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Younger Goblins Opt for Classics

October 18, 1985|BETTY GOODWIN | Times Staff Writer

They may have a fantastic cast of cartoon fashion plates and adorable little dolls from which to choose, but for the most part, young children want to go classic this Halloween.

Little boys want to impersonate anything ferocious--paratroopers to ninjas-- when they trick or treat. And as for little girls, "there will be four million princesses in California," Wanda Fudge predicts.

Fudge has an unusual vantage point for sizing up children's fantasies. She runs a new shop (at 7206 1/2 Melrose Ave.) called Kids in Costume, which, particularly at this time of year, has managed to stop pedestrian traffic.

"I drove by here one night and made my husband stop the car and turn around," says Marlene Lenard, mother of Erica, 5, who plans to go trick-or-treating dressed as "an authentic princess." Lenard adds: "We've been here three times in one week."

What parents like about the shop is that the costumes are not unlike the ones they wore as children--cowboys and Indians, devils and witches, firemen and nurses, and, to keep pace with the modern age, astronauts and race-car drivers.

The costumes are meant to involve children, to stimulate their imaginations, whether they are as grandiose as a gold lame dress with tulle petticoat or as simple as a black cape or a funny hat.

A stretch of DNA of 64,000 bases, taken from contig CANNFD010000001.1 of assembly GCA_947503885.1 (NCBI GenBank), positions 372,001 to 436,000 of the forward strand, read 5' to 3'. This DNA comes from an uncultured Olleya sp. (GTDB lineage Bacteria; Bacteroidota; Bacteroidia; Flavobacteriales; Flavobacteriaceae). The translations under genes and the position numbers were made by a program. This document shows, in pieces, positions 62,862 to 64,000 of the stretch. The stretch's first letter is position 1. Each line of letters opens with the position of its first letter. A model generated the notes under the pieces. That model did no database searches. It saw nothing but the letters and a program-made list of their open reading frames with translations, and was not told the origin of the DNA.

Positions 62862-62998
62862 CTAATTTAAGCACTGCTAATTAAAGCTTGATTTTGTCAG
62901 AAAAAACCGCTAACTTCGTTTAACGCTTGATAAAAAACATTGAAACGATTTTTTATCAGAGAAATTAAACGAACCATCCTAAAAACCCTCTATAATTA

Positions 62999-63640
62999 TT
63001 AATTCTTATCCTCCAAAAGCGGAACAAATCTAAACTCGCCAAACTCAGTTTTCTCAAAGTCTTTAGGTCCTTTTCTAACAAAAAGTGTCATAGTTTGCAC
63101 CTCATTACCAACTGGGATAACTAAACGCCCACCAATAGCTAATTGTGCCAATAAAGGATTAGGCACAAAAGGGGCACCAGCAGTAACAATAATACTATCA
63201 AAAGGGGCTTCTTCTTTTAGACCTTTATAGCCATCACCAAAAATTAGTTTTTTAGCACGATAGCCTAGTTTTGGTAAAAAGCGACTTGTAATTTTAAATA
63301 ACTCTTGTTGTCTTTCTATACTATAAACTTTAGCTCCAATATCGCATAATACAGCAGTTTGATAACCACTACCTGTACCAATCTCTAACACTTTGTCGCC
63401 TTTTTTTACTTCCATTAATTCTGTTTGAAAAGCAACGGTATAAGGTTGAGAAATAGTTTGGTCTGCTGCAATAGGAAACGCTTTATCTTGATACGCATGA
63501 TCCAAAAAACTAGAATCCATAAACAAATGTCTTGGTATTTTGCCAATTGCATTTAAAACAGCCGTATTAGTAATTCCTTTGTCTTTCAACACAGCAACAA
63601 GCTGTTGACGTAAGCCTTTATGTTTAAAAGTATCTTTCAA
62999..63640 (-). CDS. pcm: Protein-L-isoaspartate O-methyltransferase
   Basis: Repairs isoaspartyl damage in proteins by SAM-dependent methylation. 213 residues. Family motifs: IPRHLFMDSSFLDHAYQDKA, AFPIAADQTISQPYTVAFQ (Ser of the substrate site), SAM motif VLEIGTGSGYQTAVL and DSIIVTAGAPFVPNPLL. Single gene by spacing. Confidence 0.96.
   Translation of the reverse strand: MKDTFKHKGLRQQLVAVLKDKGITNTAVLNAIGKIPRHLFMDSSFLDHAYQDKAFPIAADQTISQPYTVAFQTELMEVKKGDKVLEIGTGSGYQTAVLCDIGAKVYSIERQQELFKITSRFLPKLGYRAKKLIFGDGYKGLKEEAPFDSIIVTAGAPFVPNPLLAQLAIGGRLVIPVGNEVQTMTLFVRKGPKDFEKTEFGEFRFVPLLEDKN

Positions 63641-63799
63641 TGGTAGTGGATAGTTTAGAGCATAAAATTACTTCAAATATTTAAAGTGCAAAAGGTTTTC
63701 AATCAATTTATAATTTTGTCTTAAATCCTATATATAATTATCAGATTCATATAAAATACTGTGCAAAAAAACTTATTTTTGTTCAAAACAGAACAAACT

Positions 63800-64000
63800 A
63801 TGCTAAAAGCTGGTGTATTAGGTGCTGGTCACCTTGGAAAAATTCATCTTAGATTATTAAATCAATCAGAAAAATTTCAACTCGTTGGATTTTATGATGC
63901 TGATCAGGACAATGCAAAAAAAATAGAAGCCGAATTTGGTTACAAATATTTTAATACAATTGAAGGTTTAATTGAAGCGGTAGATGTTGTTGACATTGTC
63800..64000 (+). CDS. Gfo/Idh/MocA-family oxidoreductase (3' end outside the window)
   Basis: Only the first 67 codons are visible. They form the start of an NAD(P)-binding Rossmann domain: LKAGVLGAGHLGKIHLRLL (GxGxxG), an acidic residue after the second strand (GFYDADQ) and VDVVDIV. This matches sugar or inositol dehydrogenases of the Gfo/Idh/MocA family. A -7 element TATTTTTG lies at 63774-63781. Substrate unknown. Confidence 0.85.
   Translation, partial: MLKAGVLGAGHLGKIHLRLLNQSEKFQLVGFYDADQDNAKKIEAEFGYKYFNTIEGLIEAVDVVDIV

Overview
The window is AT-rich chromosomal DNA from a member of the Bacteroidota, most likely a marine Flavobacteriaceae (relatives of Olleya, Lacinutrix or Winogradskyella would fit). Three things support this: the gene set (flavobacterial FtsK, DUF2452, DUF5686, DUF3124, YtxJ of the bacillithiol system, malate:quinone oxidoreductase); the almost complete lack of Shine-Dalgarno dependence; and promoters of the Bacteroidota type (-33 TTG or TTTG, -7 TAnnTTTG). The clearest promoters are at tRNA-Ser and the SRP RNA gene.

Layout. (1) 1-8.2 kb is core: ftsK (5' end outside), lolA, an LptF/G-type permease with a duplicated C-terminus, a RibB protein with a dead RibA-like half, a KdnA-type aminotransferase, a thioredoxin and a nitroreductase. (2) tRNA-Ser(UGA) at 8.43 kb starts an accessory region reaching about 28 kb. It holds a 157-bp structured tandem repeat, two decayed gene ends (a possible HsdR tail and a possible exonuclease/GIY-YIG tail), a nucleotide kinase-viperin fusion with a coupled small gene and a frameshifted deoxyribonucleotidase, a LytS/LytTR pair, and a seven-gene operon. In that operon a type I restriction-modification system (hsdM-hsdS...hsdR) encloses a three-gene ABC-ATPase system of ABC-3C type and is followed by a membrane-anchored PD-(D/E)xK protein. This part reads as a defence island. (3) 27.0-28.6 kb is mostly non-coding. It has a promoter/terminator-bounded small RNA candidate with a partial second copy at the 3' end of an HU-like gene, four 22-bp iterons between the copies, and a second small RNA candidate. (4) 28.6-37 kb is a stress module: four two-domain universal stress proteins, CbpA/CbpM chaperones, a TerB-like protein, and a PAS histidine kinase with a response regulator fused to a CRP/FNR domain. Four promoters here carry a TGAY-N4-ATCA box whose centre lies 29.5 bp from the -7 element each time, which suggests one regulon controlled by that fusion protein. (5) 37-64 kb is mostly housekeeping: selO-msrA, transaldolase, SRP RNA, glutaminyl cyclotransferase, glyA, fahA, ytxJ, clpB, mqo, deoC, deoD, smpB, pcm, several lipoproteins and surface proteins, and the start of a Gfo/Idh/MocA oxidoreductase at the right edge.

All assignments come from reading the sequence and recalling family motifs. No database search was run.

"A hat will transform a personality," says Fudge, who designed costumes for regional theaters in San Francisco and Sausalito and owned the children's clothing store, City Kids, in La Jolla before moving here last year.

Prices start at $23 for a Tinkerbell-style leotard and tutu. Custom-made outfits, designed by local costumers in the entertainment business, start at $100, plus the price of fabric.

Nowhere to be seen are the cartoon characters or rock stars of the moment. Not even E.T. or Michael Jackson bear their famous faces here. And toy-store variety, packaged costumes are strictly verboten.

"I consider putting a child in a plastic costume like putting them in a plastic bag," Fudge says. "They're worn once and they're torn.

"My philosophy is that if a child has a Superman cape, he'll wear it every day for three months until he's finished with being Superman. These are clothes you invest in and keep."

Although Kids in Costume opened in time for Halloween, it is not meant to become a seasonal store. The rest of the year, people can buy pajamas that resemble football jerseys, fancy party dresses, fringed cowgirl skirts or furry cowboy chaps that can be worn to school or piled in the family costume trunk. Fudge also says she can whip together unique costumes for dance recitals and other special occasions. "If somebody came in and needed 40 Carmen Mirandas, then we'd make 40 Carmen Mirandas," she says.

But Fudge's clientele is restricted to children under the age of 7. After that, she says, they surpass the "age of fantasy" and have a desire to be more contemporary.

"There's an innocence that disappears at about that age," Fudge says ruefully, having witnessed her own son Rossano, 7, decide to be dressed as a spike-haired punk this Halloween.

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